4 stars


Price: from $48,810
Warranty: 3 years/100,000km or 2 years/unlimited km 
Resale: 52% Source: Glass's Guide
Service: 6 months/10,000km
Economy: 9.2 l/100km, on test 10.7, tank 80 litres; 246g/km CO2
Safety: six airbags, ABS, EBD, etc.
Crash rating: 5 star
Engine: 147kW/470Nm 20-valve DOHC 3.2-litre common-rail direct-injection in-line five-cylinder
Transmission: six-speed auto
Body: 4-door, 5 seats 
Dimensions: 5365mm (L); 1850mm (W); 1821mm (H); 3220mm (WB) weight 2103kg
Tyre size: 265/65 R17
Spare tyre:  full size


ImageNissan Navara ST-X dual-cab- compare this car
Price: from $53,240
Engine: 2.5-litre, 4-cyl turbodiesel, 140kW/450Nm
Trasmission: 5-speed automatic, four-wheel drive
Thirst: 9l/100km, CO2 238g/km



ImageToyota Hilux SR5 dual-cab- compare this car
Price: from $53,490.
Engine: 3.0-litre 4-cyl turbo diesel, 126kW/343Nm 
Transmission: 4-speed auto 
Thirst: 9.3L/100km, 245g/km CO2, tank 76 litres 




ImageFord Ranger XLT dual cab- compare this car
Price: from $55,390
Engine: 3.2-litre 5-cyl turbo diesel, 147kW/470Nm
Transmission: 6-speed auto
Thirst: 9.2L/100km, 246g/km CO2, tank 80 litres





Comments on this story

Displaying 3 of 7 comments

  • for my new vehicle i plan to buy a ute since my family need a vehicle were i can carry heavy and bulky things.  My two choice are Ford Ranger and Mazda BT-50 pro.  The Mazda is my first choice since its Japanese brand and more service center to provide.  I went to Ford showroom it seems everyone is busy with nothing.  I have to call there attention unfortunately the sales rep is not happy enough to do a sales today I was immediately concluded the Ford Ranger will not be available until Jan 2014.  You must deposit now and get your car later.  It seems it a stupid idea to pay now and get your car later and the model next year will be an old design.  So I got a brand new Mazda BT-50 pro and I’m very happy with it and its after market service.  MAZDA BT-50 pro is a very good choice.

    nut of Thailand Posted on 25 June 2013 7:10am
  • What is the tow rating with auto transmission?

    leith eastwell of Lindenow Vic Posted on 17 February 2013 12:07pm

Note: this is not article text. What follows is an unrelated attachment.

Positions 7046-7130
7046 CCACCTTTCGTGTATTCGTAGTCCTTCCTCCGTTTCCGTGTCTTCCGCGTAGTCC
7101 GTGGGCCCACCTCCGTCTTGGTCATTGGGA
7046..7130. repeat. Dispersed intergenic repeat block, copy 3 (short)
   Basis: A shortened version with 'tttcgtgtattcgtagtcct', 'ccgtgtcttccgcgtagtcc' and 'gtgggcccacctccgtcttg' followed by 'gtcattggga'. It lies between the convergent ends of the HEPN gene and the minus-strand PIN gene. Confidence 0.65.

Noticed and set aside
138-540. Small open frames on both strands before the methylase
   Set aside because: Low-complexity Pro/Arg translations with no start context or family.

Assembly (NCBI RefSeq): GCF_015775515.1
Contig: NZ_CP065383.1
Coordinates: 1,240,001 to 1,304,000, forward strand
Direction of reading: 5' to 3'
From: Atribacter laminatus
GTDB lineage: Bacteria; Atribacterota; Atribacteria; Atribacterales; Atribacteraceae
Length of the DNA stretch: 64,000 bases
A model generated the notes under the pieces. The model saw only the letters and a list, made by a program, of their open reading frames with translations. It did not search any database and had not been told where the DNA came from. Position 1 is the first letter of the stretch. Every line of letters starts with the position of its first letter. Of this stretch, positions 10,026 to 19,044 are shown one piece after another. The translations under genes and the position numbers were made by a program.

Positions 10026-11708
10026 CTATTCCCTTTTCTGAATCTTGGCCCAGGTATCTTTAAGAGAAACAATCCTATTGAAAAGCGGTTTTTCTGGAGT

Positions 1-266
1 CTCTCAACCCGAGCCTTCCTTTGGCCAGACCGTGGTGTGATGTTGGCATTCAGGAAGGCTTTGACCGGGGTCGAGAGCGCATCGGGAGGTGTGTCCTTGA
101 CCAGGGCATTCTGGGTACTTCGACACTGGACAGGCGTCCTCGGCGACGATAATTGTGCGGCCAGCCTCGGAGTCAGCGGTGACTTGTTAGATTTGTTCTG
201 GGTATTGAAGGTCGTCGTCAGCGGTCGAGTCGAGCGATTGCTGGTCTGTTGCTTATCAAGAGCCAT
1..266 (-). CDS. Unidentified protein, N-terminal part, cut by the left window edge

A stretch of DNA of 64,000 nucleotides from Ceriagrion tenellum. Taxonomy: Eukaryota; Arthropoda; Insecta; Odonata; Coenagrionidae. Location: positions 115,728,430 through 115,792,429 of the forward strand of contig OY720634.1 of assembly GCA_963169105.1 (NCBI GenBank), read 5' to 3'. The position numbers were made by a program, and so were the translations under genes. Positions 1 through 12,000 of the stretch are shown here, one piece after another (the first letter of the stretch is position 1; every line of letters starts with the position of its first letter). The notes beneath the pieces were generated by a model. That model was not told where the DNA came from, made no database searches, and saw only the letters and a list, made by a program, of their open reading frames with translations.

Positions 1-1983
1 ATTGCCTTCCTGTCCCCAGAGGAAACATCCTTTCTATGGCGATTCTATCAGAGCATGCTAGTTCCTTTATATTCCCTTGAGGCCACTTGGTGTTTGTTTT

• I love the new Mazda BT50!
    Don’t listen to some to fan boys from Ford or Toyota have been commenting. I have a Ford Ranger and my brother have a Hilux for nearly 3 and 5 years.
    Pictures do not do justice to the new BT50.  It is indeed a handsome vehicle and drove much quieter and better around the corners than both our pickups. 
    We are still thinking whether to buy this or the Ford Ranger, certainly not the terribly noisy and very expensive to maintain Amarok.

    Aaron Smith of Coburg Posted on 11 November 2012 11:33pm
  • Looking to buy a BT50 soon, mainly because of the Price. Can hide the front with a bullbar if needed if looks are a worry.

    Are you able to share what the best price you could get was? I can see the XTR retails for 50k driveaway. Realistically can you get one of these in the lower 40’s?


    Looking to buy of Sydney Posted on 29 May 2012 12:54pm
  • I bought the BT 50 because of the engine size and torque, lots of towing to be done.  The interior is great, lots of gear and comfortable.  This and the ANCAP rating combined with the price pushed me over the edge.  Love Toyota’s but would not touch a Hilux with a barge pole, smaller motor, less gear and more expensive.  Styling - its different, who wants to drive round in a ute that looks like all the other utes - brick like with wheels.  Not saying I bought it for its looks, but I don’t drive the looks.  Overall very happy - great truck, very capable. If you in the market for a ute, these are a must to have a squiz at.

    Happy BT50Owner of Hornsby Posted on 09 May 2012 5:20pm
  • I own a Triton and was thinking up updating to a new BT-50. Initially I liked the front end treatment and general appearance of the BT-50 but the more I test drove different models and colours I decided not to update solely based on looks. That being said, I didn’t much like the Triton looks when I bought it but it has grown on me…...I don’t think the BT-50 will. I expect the BT-50 to be facelifted as quick as a chinese ute.

    FreestyleCab of Blue Mountains, NSW Posted on 23 February 2012 12:04am
  • Swamped by choice, I went for the BT50, because of price mainly, but I wanted something that could tow horses and trailers. I am greatly impressed with the BT and being cheaper than the Ford and with more gimmicks on offer than the Hilux, the Toyota crowd must be getting nervous and looking over their shoulders. The BT50 has more grunt than any other ute I have driven. I agree, that like the Triton, the looks are an acquired taste. I urge all to look past this and test drive the BT. Plusses include Bluetooth, Ipod connection, solid yet car-like feel, Sat-Nav, rear passenger room (which wasn’t mentioned in any review, but the BT has more than the rest), hill start assist (very cool) and oodles of power. Negatives, includes the plethora of alarms, exterior lights that go on when a door is opened and the front of the vehicle is not clearly visible from the driver’s seat. (I am tall; can only imagine what it must be like for the vertically challenged). I would give the vehicle 4 1/2 stars, with the pros greatly outweighing the cons. My advice to Mazda would be to include rear sensors on its XT and XTR models. (This vehicle is BIG).

    Phil Osopher Posted on 13 February 2012 9:08pm
Read all 7 comments